Underground injection control wells are a common method of disposal for fracking waste

In the eastern and central United States, earthquake activity has increased about fivefold, from an annual average of 21 earthquakes above a 3.0 magnitude between 1967 and 2000, to more than 300 earthquakes above a 3.0 magnitude over three years from 2010 to 2012

According to scientists with the U.S. Geological Survey (USGS), this increased seismic activity is associated with wastewater disposal wells in states such as Oklahoma, Colorado, Arkansas, Ohio and Texas

The threat of increased earthquake activity is of concern for the seismically active state of California, where the Monterey Shale overlaps the San Andreas Fault

Induced Seismicity  

Induced seismicity occurs when human activity triggers a dormant fault by adding or reducing stress and/or increasing pore pressure

Pore fluids are fluids that inhabit the pore space in a rock.
Fluid pumped underground can cause pressure in a rock’s pores or fissures; this pressure is known as fluid pressure or pore pressure.
Fluid can play a major role in controlling stress that is being applied to a fault; changes in pore pressure – such as an increase in fluids – can cause changes in the forces (tectonic forces, for example) holding a rock together.

This can cause an earthquake.

When fluid is injected underground — as is done to fracture shale rock and for the disposal of fracking wastewater — it can lubricate fault zones. As fluid moves into a fault zone, pore pressure increases, which can cause the fault to slip and result in an earthquake

Fluid pressure from high-rate disposal wells can migrate, so even if an injection well is not very close to a fault line or to one that is susceptible to earthquakes, the fluid pressure can migrate long distances to reach a fault that is more susceptible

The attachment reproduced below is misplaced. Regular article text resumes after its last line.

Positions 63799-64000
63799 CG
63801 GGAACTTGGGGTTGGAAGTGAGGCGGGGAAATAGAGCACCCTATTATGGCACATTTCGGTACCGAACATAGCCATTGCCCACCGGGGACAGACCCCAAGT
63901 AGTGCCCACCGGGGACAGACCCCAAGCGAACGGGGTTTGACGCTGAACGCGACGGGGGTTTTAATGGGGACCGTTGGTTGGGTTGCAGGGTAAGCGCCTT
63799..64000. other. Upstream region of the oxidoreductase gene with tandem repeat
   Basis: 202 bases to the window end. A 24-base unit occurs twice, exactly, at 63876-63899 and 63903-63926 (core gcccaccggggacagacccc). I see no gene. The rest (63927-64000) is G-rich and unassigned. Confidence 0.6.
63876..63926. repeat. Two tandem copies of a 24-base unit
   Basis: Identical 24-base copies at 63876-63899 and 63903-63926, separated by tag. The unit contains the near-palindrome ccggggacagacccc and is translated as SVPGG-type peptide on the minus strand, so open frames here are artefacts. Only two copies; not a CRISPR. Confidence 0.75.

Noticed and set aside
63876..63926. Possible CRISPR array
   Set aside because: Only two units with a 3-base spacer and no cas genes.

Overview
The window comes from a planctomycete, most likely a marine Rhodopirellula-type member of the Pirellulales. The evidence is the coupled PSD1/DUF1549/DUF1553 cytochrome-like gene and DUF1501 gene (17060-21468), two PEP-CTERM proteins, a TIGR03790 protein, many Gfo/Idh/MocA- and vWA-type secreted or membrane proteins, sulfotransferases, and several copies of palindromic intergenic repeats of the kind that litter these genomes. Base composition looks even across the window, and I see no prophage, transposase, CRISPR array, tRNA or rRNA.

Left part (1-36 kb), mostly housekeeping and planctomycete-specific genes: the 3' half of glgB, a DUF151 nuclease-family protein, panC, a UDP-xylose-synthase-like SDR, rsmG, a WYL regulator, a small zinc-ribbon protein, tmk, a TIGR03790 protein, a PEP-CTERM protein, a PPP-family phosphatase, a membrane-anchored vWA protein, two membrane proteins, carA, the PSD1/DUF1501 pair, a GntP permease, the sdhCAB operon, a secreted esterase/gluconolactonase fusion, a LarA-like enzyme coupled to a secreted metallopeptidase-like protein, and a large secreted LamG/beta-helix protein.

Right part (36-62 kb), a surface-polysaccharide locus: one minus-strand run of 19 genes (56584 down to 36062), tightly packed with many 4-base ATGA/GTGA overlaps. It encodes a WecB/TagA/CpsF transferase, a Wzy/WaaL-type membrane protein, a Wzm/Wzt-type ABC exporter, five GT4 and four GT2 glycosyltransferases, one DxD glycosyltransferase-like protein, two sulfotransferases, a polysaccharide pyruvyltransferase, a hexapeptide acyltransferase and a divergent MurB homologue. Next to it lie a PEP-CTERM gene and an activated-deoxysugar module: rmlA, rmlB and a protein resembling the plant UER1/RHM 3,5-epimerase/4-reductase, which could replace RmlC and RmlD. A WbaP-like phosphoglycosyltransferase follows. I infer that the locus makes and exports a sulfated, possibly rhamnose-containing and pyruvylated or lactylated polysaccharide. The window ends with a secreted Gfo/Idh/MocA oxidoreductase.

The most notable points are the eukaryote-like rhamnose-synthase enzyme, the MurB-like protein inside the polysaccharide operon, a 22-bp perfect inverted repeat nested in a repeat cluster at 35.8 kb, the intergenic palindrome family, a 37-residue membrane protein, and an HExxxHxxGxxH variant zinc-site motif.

Induced seismic events may not always strike soon after the injection activity begins. It may take a long time for an earthquake to trigger, and sometimes not until after the injection activity has ended

Geert Decock
Food and water Europe

 

Fracking, an old technology with no proven case of groundwater contamination – A quick and clear rebuttal

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As part of your anti-fracking activities, you have all faced this argumentation from the shale gas industry or from fracking proponents: “America has drilled and fracked more than 1 million wells over the past 60 years, and in all that time there has never been a proven case of groundwater contamination caused by fracking.”

You may already have some arguments to answer to this false claim, but maybe not arguments to answer to all the elements of this statement, or maybe arguments you not always find convincing enough.
If this is the case, I very strongly recommend you have a look at this excellent article published on Ecowatch, which quickly and very clearly debunk the claim with solid arguments: http://ecowatch.com/2013/11/08/industry-mislead-americans-on-fracking/

More fact sheets and scientific evidence: here and here